Democracy Gone Astray

Democracy, being a human construct, needs to be thought of as directionality rather than an object. As such, to understand it requires not so much a description of existing structures and/or other related phenomena but a declaration of intentionality.
This blog aims at creating labeled lists of published infringements of such intentionality, of points in time where democracy strays from its intended directionality. In addition to outright infringements, this blog also collects important contemporary information and/or discussions that impact our socio-political landscape.

All the posts here were published in the electronic media – main-stream as well as fringe, and maintain links to the original texts.

[NOTE: Due to changes I haven't caught on time in the blogging software, all of the 'Original Article' links were nullified between September 11, 2012 and December 11, 2012. My apologies.]

Tuesday, June 20, 2017

Canada ‘Freeloading' Off American Innovation, Pfizer CEO Says

Canada and other countries with universal health care systems are keeping drugs cheap by “freeloading” off of American innovation, says the chief executive of one of the world’s largest pharma companies.

“Canada is cheaper because of (drug) ration(ing). And Canada is cheaper because ... it freerides off American innovation,” Pfizer CEO Ian Read said in an appearance at the National Press Club in Washington, D.C. last week.

Asked what he would do about it, Read suggested negotiating tougher free trade deals that would reduce the ability of governments to pay less for drugs, such as through longer patent terms.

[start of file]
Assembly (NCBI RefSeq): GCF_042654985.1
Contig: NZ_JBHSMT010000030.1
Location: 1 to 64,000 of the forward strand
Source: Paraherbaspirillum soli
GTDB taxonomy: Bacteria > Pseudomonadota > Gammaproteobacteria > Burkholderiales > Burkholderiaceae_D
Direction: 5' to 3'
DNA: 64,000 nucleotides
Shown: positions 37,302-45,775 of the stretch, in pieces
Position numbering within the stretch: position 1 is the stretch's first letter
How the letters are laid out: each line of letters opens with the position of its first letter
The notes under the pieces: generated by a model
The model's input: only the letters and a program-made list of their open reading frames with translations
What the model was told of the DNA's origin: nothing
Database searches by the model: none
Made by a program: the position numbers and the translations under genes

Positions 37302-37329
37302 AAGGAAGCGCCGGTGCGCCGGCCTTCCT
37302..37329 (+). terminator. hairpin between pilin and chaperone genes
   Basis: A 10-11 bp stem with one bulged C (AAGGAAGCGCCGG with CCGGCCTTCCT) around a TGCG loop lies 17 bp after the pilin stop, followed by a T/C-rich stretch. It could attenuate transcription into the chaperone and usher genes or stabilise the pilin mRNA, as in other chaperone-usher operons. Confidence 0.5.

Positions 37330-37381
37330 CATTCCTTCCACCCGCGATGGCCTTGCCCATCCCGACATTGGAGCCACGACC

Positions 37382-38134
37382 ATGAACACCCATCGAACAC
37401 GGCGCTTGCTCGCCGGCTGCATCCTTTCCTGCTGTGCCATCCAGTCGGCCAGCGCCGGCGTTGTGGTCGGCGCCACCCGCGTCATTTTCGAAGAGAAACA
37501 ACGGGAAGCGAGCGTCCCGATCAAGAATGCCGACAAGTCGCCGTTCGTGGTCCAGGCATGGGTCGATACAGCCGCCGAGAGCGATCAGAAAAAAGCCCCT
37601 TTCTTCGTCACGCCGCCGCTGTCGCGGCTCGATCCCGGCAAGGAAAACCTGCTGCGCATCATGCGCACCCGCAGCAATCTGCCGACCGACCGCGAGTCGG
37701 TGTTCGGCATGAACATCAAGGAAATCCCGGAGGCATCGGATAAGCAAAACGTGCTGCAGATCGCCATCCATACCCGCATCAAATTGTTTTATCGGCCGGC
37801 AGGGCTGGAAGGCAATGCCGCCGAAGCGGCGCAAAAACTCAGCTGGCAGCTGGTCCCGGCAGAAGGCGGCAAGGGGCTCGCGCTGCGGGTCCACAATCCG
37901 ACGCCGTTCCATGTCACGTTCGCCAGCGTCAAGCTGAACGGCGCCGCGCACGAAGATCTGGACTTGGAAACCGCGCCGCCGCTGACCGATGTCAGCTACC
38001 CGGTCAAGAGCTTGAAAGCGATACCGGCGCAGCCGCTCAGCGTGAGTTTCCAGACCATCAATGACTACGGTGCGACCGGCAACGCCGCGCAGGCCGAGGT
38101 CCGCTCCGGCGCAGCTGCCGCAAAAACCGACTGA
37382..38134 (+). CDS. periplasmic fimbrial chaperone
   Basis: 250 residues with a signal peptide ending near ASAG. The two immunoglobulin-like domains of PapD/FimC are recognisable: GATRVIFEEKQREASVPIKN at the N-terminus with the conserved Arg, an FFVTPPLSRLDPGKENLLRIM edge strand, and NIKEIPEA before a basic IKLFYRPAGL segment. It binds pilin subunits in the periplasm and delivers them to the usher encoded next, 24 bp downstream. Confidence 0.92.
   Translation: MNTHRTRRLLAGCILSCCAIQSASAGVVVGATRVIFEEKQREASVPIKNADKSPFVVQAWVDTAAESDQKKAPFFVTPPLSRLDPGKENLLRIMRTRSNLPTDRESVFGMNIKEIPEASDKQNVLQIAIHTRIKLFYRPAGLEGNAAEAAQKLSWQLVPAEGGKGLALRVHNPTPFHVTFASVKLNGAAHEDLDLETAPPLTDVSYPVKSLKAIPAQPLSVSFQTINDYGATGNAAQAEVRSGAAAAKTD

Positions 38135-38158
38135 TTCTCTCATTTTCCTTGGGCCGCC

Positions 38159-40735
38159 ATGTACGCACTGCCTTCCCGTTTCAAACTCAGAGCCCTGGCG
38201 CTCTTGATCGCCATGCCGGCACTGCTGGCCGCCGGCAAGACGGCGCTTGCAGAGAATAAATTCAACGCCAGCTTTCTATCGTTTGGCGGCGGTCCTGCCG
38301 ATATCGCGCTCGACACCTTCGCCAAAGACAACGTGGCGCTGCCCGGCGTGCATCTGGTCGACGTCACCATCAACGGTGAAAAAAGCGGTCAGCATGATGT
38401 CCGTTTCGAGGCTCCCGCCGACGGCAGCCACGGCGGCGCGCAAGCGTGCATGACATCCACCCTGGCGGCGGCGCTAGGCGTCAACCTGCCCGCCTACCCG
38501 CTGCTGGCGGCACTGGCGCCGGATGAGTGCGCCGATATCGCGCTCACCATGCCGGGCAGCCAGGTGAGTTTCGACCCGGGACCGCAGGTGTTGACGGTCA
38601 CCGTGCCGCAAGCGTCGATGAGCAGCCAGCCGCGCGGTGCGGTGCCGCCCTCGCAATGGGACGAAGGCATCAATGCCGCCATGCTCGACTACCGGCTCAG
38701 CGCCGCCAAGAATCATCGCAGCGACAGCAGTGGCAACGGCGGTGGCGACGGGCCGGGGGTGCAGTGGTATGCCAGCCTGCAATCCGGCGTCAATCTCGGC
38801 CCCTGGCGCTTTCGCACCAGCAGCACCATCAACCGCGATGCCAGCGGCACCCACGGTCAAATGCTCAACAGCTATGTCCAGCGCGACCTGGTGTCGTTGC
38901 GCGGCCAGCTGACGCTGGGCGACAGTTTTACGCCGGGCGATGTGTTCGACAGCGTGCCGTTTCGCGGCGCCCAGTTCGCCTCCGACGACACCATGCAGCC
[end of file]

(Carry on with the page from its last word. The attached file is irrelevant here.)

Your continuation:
“You need good trade agreements where intellectual property is protected,” he said, according to a transcript of the appearance. Read noted Pfizer did not support the Trans-Pacific Partnership (TPP) because it did not do enough to extend pharma patents.

Unlike Britain, France and numerous other countries with universal health care, Canada does not have a universal prescription drug benefit. A 2012 study suggested some 10 per cent of Canadians struggle with the cost of medication.

With some US$53 billion in annual revenue, Pfizer is among the world’s largest pharmaceutical makers. It’s behind such innovations as the cholesterol drug Lipitor, the anti-acne ingredient tetracycline, and Viagra.

Read suggested by rejecting coverage of certain drugs, single-payer health care systems are in effect preventing patients from accessing the best new medicine available.

“Say there were 100 new products authorized in the United States. Australia and New Zealand, their population only has access to 30 per cent of them. The U.K., they have access to 47 per cent of them, normally, two to three years later than the U.S.,” he said.

“Their citizens are not getting quality health care.”

Read made an argument familiar to those in the pharma industry: That developing drugs is extremely costly, and U.S. patients and insurance companies are in effect subsidizing cheaper drugs for other countries.

“Without the U.S. market, there would not be the tremendous expansion in the innovative therapies that are available today and will be available in the future,” he said. “Basically, you're seeing Europe freeriding on American innovation.”

Read cited data from Boston University showing how developing a new drug takes 10 to 15 years and costs US$2.6 billion on average.

“Pfizer spends $8 billion a year on research and development,” he added. “We’re lucky if we produce three (new) drugs a year.”

Pfizer has been the subject of controversies relating to its pricing and tax practices.

The company was recently fined the equivalent of $140 million in the U.K. for conspiring with Flynn Pharma to raise the drug of an anti-epilepsy drug by 2,600 per cent.

Pfizer announced a merger with Allergan last year that would have seen it move its headquarters to Ireland from the U.S. in an effort to reduce its tax bill.

The company backed off the plan after criticism from politicians and the public.

Original Article
Author: Daniel Tencer 

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